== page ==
BEIRUT, Lebanon (AP) _ Assailants protesting Russia's crackdown on Chechnya fired rocket-propelled grenades Monday at the Russian Embassy in Beirut, killing a policeman. Troops killed one attacker during a manhunt.

No Russian casualties were reported at the embassy, located along the busy Corniche Mazraa thoroughfare, but political attache Andrey Avdeev said the building's consular area was damaged.

There was no claim of responsibility for the attack, but the Mazraa area is in the Muslim sector of Beirut, where extremists are sympathetic to fellow Muslims in Chechnya. Lebanese Muslim militants opposed to Russia's military campaign in the breakaway republic have staged protests and have been raising money for the Chechens.

Police sources confirmed, on condition of anonymity, reports that the dead assailant was carrying a statement indicating the attack was motivated by anger with Russian military actions in Chechnya.

State-run television reported the paper said: ``In sacrifice for Chechnya.'' A private radio station, Voice of Free Lebanon, said the paper found on Kharroub was addressed ``The Call of Grozny.''

Lebanese army troops and police in armored personnel carriers and trucks fanned out in the area shortly after the midday attack, which shattered windows and left the compound pocked with shrapnel and bullet marks. The windshield of an embassy car was shattered.

The assailants launched four grenades and fired assault rifles at the embassy from a nearby building. Security forces stormed the building and killed one of the attackers, police said. Several passers-by were injured in the chaos.

Troops sealed off neighboring buildings and streets and searched for at least two assailants who fled under heavy rain.

It was the most serious attack on a foreign diplomatic mission in Lebanon since the end of the 1975-1990 civil war, during which foreign nationals and embassies as well as ordinary Lebanese were targets of armed factions.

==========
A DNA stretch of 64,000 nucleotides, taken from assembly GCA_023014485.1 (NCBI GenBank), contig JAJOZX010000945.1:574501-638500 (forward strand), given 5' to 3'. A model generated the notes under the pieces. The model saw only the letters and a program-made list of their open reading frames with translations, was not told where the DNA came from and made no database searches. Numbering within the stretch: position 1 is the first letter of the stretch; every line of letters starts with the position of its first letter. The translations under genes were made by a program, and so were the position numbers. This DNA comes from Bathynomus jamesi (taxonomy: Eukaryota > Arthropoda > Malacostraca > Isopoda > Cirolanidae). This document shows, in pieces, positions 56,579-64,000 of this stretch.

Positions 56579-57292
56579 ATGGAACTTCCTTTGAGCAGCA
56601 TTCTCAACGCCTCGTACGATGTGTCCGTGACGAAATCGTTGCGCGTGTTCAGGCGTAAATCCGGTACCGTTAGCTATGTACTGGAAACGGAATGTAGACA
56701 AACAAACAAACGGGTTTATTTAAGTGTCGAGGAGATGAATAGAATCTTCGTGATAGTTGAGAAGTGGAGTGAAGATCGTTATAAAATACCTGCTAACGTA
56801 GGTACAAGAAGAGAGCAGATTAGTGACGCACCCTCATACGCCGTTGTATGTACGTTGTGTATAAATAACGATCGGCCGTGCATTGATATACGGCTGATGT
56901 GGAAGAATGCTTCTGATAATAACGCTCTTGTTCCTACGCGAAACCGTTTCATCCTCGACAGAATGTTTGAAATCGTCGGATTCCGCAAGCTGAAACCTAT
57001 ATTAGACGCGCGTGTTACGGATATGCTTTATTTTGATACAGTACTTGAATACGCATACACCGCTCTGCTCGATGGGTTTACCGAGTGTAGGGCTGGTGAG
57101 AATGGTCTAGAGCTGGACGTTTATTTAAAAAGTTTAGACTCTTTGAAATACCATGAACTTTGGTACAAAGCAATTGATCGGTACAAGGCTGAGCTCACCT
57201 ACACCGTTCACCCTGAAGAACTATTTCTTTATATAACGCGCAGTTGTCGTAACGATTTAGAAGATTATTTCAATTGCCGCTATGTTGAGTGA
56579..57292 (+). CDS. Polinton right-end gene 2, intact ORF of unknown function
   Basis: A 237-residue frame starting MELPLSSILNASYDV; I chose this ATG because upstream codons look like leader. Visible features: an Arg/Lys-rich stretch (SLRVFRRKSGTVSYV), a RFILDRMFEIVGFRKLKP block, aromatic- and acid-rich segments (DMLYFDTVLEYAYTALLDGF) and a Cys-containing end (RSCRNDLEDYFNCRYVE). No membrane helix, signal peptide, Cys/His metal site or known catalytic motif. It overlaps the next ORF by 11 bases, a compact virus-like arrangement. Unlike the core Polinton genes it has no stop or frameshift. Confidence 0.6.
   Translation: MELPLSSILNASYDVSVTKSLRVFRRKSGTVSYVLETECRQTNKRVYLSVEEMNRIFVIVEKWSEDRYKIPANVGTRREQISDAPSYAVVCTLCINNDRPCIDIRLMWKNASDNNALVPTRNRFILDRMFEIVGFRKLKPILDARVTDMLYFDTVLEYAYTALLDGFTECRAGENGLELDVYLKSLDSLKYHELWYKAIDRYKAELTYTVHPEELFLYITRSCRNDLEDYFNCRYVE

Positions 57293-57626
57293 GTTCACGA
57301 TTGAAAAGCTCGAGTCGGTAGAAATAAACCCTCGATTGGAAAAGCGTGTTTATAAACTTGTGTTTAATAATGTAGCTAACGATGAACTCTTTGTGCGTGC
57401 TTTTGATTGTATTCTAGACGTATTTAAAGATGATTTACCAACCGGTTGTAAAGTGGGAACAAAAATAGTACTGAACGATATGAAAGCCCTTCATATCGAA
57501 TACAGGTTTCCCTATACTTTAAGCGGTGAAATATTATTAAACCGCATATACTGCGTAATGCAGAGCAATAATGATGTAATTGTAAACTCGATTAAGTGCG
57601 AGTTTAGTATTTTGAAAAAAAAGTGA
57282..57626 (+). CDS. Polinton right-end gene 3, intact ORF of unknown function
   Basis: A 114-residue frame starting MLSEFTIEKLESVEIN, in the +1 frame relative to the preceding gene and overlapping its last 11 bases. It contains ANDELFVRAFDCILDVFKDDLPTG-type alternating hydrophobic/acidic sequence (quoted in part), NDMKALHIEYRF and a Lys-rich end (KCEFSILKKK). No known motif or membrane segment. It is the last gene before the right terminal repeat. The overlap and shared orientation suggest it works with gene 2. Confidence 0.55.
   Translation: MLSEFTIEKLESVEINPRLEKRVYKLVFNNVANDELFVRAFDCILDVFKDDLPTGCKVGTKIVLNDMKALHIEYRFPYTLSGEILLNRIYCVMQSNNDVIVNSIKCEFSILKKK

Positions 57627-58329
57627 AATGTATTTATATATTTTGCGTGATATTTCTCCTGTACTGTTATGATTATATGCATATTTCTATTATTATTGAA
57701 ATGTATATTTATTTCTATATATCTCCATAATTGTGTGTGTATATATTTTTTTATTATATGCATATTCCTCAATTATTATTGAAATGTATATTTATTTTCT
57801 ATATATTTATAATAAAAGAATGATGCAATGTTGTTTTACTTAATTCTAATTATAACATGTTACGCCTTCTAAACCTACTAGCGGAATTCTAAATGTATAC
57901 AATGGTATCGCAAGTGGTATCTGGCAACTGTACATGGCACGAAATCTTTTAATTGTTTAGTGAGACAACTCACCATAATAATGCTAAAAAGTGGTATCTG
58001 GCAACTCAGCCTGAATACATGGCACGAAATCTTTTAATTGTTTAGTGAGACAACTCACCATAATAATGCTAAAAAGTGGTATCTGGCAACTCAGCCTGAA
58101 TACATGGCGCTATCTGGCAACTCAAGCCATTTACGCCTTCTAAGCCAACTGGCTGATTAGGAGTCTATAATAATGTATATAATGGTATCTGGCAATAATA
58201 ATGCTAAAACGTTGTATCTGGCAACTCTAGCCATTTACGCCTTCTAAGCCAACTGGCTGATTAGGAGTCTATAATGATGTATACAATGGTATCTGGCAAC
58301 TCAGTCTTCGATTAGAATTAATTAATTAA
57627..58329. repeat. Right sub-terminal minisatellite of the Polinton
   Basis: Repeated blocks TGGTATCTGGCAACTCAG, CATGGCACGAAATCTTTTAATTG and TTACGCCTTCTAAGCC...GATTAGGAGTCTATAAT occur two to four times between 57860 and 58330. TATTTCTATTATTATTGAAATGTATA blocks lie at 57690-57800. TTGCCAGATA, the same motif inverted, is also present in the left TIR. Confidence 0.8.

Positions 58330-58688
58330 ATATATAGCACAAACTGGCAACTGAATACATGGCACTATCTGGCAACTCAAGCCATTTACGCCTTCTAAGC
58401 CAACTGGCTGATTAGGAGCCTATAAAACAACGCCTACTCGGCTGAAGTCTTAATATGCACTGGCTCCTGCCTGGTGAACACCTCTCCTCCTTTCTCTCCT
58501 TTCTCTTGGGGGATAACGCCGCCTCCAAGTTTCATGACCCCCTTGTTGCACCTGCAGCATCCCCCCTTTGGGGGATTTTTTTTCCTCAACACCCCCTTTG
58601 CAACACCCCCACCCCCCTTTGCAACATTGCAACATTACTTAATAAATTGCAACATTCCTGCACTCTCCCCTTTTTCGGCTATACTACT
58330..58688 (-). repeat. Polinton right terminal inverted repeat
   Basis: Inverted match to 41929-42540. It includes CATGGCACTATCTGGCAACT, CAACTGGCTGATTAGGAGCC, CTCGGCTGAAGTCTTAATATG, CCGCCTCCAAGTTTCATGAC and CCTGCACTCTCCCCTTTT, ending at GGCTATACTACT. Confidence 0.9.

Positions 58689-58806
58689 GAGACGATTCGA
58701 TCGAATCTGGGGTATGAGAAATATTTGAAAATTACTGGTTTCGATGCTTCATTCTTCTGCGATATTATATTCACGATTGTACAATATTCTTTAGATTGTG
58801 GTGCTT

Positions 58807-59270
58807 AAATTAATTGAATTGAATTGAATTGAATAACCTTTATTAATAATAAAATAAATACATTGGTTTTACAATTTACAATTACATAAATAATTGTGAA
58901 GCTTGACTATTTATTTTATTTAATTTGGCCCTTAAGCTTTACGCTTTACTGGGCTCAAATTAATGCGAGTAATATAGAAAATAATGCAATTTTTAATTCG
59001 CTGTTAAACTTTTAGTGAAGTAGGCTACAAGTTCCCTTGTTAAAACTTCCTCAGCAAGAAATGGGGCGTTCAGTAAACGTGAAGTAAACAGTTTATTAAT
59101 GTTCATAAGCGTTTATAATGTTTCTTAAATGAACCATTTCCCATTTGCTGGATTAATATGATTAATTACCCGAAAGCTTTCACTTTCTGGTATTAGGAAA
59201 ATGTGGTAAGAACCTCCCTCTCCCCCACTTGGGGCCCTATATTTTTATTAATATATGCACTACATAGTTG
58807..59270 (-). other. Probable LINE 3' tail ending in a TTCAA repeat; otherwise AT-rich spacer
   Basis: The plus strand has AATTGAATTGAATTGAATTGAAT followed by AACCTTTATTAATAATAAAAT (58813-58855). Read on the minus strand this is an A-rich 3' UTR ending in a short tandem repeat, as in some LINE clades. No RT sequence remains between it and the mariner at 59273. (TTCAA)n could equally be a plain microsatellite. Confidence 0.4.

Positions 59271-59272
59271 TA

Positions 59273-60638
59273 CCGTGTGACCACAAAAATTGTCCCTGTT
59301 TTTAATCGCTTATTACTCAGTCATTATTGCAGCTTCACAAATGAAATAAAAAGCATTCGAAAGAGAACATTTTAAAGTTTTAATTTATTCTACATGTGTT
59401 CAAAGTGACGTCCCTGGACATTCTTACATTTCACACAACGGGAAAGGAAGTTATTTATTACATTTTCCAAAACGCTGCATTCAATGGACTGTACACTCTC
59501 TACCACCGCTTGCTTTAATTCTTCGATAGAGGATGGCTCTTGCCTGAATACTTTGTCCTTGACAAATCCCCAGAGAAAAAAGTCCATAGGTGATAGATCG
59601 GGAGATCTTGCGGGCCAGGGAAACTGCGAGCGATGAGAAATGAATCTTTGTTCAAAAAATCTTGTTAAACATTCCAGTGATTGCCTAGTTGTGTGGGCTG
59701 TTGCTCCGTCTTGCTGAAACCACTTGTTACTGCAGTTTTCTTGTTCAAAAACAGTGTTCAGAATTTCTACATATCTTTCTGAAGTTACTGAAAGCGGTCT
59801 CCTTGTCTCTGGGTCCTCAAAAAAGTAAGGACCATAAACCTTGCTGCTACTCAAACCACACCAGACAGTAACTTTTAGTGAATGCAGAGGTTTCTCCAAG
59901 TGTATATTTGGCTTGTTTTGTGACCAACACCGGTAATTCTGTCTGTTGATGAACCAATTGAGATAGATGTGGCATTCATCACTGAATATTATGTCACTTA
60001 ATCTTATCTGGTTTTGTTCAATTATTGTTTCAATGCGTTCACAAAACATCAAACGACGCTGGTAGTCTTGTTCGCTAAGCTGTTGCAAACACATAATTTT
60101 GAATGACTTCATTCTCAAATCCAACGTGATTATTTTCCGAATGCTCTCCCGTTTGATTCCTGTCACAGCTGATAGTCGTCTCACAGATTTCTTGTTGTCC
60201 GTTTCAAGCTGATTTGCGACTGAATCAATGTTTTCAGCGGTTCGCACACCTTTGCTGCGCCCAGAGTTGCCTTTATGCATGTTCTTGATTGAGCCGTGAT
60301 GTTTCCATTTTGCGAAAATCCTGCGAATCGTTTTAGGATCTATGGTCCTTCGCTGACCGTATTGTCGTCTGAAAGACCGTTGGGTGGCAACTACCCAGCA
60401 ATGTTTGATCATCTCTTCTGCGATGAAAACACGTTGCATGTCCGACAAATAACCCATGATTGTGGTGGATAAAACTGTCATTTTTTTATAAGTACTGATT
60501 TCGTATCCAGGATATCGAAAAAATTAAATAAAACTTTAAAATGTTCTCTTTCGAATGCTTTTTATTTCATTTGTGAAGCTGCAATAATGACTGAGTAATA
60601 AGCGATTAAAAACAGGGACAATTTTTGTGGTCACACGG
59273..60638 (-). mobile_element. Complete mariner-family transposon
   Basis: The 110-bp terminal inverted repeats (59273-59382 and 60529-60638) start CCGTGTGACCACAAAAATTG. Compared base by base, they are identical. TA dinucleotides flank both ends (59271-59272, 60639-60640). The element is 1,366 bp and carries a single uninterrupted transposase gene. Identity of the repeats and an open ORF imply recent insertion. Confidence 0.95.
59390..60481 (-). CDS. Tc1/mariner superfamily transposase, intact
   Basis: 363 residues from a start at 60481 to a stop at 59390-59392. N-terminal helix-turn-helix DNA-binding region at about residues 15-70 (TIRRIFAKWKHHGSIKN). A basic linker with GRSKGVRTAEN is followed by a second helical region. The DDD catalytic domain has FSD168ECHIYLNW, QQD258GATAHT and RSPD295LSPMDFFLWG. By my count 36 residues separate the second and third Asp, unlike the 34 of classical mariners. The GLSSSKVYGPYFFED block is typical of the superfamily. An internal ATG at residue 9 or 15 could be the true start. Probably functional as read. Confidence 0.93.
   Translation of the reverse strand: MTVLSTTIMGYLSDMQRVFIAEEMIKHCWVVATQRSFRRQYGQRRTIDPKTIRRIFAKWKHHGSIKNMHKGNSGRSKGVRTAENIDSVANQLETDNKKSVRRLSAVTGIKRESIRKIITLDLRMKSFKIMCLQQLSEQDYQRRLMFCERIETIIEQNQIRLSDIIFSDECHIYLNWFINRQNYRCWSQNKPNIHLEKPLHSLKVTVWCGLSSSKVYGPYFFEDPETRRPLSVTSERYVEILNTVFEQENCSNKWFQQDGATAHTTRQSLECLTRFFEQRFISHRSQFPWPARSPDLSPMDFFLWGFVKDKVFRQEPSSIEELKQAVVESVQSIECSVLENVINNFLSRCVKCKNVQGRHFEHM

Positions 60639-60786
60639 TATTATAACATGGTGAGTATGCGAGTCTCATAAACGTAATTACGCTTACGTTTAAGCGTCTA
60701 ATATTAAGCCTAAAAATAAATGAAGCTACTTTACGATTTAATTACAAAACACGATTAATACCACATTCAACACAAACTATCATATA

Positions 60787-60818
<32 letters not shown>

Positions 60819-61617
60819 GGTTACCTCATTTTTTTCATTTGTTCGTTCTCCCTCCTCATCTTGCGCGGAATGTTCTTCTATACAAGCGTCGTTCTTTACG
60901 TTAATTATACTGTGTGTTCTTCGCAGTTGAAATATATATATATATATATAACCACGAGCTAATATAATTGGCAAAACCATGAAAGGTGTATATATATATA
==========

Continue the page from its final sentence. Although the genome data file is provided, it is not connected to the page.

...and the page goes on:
Officials at the Russian Foreign Ministry gave no immediate comment on the attack. The Interfax news agency quoted the ministry as saying only that ``details of the occurrence are being clarified.''

In Shepherdstown, W.Va., where Israel and Syria were resuming peace talks, State Department spokesman James P. Rubin condemned the attack on the embassy, calling it a ``cowardly act of terrorism.''

Police identified the dead suspect as Ahmed Raja Abou Kharroub, a 30-year-old Palestinian resident of Ein el-Hilweh, Lebanon's largest Palestinian refugee camp. Ein el-Hilweh, located outside the port city of Sidon, 30 miles south of Beirut, is a camp of 75,000 controlled by rival Palestinian factions, including radical groups and the PLO's mainstream Fatah group.

Police did not say whether Abou Kharroub was known to be affiliated with any particular group.

Later Monday night, assailants threw a small explosive at an army checkpoint on the edge of the Ein el-Hilweh camp, causing no casualties or damage, Lebanese security officials said. It was not clear if the bomb was meant to avenge Abou Kharroub's death.

Russian troops launched a military offensive in September to wrest control of the rebel republic of Chechnya after Chechen-based militants invaded a neighboring region and were blamed for bombings elsewhere in Russia.